Project termination (or close-out) is the last stage of managing the project, and occurs after the implementation phase has ended. Acceptance testing has been carried out, and the project deliverables have been handed over to the client. The project team has been disbanded and unused resources have been disposed of as appropriate. All outstanding bills have been passed for payment, and the final invoices for work carried out have been issued. The main purpose of the close-out stage is to evaluate how well you performed, and to learn lessons for the future. A final project status report is prepared that should contain a summary of changes to the project scope (if any), and show how actual completion dates for project milestones and costs accrued compare with the final version of the project schedule and budget. All significant variances from the project baseline should be explained here. A review is then undertaken with the client and other project stakeholders, during which the project outcomes are evaluated against the project’s stated aims and objectives. The results of the review are recorded in a close-out report.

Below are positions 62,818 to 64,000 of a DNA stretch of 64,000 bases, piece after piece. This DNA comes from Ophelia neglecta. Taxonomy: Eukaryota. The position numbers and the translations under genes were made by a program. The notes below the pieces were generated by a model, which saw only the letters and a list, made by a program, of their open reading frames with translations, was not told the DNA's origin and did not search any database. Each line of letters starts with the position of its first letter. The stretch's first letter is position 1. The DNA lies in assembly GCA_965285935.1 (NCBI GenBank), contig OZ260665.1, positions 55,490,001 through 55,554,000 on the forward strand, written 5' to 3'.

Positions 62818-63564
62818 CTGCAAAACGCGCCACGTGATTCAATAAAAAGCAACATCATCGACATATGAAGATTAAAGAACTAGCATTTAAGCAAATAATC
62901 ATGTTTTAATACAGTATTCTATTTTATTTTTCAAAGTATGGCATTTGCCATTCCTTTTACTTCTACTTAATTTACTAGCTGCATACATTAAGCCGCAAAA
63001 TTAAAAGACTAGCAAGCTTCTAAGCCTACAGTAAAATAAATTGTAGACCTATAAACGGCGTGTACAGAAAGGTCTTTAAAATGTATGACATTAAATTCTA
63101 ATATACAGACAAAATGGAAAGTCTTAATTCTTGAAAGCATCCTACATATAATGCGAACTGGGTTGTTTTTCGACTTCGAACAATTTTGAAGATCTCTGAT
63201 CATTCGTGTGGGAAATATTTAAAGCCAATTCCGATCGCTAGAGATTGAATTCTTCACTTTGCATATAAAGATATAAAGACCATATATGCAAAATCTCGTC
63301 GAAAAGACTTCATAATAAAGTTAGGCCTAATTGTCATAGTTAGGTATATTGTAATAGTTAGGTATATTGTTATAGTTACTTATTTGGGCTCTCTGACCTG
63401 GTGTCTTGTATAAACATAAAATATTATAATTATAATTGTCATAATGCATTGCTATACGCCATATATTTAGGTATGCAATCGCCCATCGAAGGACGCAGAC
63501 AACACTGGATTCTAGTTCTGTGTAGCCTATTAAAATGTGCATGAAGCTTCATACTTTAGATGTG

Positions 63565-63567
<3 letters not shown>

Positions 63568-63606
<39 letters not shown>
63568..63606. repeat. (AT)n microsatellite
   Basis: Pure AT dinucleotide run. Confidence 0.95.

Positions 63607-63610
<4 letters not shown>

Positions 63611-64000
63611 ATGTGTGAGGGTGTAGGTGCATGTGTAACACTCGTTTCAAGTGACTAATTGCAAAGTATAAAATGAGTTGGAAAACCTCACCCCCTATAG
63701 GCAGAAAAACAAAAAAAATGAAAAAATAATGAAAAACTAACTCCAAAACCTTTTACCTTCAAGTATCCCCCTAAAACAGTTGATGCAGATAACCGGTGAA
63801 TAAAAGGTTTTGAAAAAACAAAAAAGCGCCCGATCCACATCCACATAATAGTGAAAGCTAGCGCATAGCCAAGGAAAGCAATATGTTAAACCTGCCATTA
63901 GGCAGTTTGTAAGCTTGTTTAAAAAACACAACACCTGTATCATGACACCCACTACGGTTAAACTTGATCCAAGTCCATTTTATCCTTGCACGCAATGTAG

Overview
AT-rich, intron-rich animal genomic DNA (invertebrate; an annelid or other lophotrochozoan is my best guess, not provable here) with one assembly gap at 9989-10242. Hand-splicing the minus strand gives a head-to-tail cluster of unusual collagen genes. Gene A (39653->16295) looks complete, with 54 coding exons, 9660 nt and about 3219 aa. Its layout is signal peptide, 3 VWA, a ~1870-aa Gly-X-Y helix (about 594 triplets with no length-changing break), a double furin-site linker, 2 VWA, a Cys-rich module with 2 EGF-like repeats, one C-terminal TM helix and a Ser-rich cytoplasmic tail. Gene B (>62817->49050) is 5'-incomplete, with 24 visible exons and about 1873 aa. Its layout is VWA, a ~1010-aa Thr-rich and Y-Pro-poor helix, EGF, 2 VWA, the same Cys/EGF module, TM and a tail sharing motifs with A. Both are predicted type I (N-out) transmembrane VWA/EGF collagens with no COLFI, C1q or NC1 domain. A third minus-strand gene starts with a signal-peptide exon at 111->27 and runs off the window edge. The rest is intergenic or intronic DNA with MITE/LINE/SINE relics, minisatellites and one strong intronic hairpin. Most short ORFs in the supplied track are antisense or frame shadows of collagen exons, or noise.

Types of Termination
Termination types are a commonly used tool for HR administrators to track the nature of historical terminations, e.g., in the event that a previously terminated employee reapplies to the same company.
There are two main termination types: Voluntary (Regretted or Non-Regretted) and Involuntary:
- Involuntary: the company elects to end the employment relationship; fired or laid off
- Voluntary (Regretted or Non-Regretted): employee elects to end employment; resignation
If Voluntary is selected you will be asked, Would you hire this employee again?
There is no legal requirement for reporting termination types, but some states have specific requirements for furnishing an employee’s final paycheck according to the type of termination.